Brooks Saves My Broadcast

Editor’s Note: The following first appeared in the University of Iowa’s Hawk Talk Daily, an e-newsletter that offers a daily look at the Iowa Hawkeyes, delivered free each morning to thousands of fans of the Hawkeyes worldwide. To receive daily news from the Iowa Hawkeyes, sign up HERE.


IOWA CITY, Iowa — When my sportscasting friend Bob Brooks passed away last Saturday he left me with a lot of good personal memories. Like the first time we really got to know one another.

I had casually met Bob and talked to him a few times before that occasion when I first came to the Midwest in 1959 and was doing Northwestern football and basketball play-by-play and then after that in the early 1960’s as play-by-play for the University of Illinois.
By 1965 I was working at KRNT Radio-TV in Des Moines and I still only knew Bob casually. On a Friday night in February,1968, I called a high school basketball game on KRNT Radio and afterward caught a flight from Des Moines to Detroit to broadcast the Iowa-Michigan basketball game the next afternoon. By the time I got transportation from the Detroit Airport to my motel in Ann Arbor it was 4 a.m. so I got a short night’s sleep.
Before a mid-morning breakfast I made a taxi cab reservation to get me to the Michigan basketball arena, but the cab was 35 minutes late from the appointed time it was to pick me up. I got to the arena just 30 minutes before air time.

KRNT had made arrangements through an Ann Arbor radio station to provide broadcast equipment and an engineer to run the broadcast. When I got to the arena, there was no equipment nor any engineer in sight. The Ann Arbor station had apparently goofed up.
Bob Brooks was set up to do his broadcast for KCRG Radio in Cedar Rapids in the broadcast position next to mine and when he learned of my predicament he offered to loan me his backup amplifier. We located an off-duty radio engineer, who was at the game, and he checked me through and got me on the air with Bob’s amplifier just minutes before broadcast time. I’d now personally gotten to know Bob Brooks, and I was deeply in his debt.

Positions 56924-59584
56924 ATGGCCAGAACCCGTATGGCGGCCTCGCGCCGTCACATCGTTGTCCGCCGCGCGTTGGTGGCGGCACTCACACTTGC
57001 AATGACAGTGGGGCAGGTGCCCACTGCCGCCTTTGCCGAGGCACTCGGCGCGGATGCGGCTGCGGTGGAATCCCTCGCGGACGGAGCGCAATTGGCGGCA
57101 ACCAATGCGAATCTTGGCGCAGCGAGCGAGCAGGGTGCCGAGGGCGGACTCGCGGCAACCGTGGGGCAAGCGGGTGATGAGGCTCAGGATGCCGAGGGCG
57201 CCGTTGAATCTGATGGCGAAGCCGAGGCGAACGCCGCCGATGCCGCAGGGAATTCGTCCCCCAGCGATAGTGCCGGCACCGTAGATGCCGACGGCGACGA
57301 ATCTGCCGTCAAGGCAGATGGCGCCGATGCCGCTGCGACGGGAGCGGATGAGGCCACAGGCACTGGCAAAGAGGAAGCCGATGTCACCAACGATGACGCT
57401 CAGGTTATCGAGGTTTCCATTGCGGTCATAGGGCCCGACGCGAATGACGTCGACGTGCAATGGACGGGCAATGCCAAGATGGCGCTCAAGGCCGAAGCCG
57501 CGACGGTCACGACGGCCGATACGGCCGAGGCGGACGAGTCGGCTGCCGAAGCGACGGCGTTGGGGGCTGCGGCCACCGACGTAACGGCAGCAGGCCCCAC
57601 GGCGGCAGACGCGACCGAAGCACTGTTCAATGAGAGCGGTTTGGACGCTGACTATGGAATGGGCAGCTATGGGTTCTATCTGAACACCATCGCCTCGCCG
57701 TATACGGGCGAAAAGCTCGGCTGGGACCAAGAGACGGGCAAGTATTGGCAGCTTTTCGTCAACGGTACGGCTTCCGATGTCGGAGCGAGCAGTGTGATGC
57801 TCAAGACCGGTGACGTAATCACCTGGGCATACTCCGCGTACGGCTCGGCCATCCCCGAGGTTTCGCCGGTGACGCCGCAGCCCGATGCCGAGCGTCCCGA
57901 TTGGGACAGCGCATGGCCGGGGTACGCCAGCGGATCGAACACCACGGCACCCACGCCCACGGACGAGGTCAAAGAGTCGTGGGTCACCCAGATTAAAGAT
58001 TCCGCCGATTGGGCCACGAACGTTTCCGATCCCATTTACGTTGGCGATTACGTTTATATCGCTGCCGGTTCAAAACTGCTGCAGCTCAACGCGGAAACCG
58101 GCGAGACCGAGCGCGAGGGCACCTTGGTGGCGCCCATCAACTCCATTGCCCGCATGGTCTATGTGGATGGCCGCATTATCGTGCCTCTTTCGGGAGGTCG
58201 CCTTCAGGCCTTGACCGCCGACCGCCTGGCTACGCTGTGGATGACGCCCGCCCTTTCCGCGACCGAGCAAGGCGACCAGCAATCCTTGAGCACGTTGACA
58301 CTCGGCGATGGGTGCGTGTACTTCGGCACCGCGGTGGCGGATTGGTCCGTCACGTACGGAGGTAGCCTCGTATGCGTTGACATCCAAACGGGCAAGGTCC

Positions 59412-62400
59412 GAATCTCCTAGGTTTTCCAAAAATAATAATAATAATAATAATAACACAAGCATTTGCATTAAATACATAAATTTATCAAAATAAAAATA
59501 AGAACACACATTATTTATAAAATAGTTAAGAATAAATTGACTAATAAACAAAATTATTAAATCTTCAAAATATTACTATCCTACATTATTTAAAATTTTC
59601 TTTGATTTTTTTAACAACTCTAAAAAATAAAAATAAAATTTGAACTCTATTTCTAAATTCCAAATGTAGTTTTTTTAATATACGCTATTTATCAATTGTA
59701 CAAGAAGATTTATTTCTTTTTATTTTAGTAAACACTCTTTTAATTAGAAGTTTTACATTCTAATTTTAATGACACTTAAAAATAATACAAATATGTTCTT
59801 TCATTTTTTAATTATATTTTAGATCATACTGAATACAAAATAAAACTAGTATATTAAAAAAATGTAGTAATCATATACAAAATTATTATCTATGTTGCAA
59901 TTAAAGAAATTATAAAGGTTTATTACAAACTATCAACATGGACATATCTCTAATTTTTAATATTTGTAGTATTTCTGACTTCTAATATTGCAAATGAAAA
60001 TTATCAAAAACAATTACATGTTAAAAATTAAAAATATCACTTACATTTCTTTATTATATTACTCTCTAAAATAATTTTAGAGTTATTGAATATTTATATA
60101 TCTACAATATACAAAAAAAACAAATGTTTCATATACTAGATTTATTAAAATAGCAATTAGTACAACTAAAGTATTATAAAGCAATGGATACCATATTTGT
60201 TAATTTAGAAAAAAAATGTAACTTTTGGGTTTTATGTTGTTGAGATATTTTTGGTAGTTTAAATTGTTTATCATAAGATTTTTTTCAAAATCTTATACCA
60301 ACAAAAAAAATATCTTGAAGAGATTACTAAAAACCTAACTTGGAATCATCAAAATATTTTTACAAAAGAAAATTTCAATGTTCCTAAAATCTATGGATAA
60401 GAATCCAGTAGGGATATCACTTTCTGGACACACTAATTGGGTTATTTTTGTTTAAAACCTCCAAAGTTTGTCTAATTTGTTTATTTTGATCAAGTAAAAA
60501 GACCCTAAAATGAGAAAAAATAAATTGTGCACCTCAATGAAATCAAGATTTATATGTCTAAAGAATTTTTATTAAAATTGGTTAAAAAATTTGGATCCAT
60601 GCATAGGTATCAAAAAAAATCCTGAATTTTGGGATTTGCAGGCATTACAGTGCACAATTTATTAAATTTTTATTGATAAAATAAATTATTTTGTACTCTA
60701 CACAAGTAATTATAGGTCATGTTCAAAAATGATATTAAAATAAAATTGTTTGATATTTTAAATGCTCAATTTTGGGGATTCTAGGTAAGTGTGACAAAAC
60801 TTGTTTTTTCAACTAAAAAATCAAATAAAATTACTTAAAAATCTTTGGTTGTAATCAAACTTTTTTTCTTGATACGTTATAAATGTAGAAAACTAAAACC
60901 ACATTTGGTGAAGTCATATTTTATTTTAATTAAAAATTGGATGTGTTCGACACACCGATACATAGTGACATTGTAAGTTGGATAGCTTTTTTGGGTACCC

As a thank-you when Bob and his wife Susie came to the boys state high school basketball tournament in Des Moines a few weeks later my wife Pat and I took the Brooks out to dinner. Now I had really gotten to know Bob Brooks. It took me more than 20 years, though, to be able to truly pay him back for saving that broadcast.

By that time I was in Cedar Rapids at WMT and Bob and I one night had concluded our Iowa basketball play-by-play broadcasts at Carver-Hawkeye Arena and were getting ready to do our postgame segments with coach and player interviews that we had recorded in the postgame room.
Bob approached me as I was about to go on the air with my show and said, ‘Ron my tape recorder malfunctioned and I have no interviews for my postgame. When you finish your postgame will you lend me your recordings?’
When he handed me my recordings after he’d finished his postgame I said something like, ‘Bob, it took a while but I finally got to save a segment of a play-by-play broadcast for you like you did an entire game for me all those years ago in Ann Arbor.’
From the time I came to WMT in 1969 for the next 30-plus years Bob Brooks and I competed against one another for audiences on sportscasts and on Iowa football and basketball play-by-play broadcasts on competing Cedar Rapids radio and television stations.  Over that time we became good friends, and I often joked during basketball seasons when we were traveling with the Iowa team that I had as many meals with Bob Brooks as I had with my own family.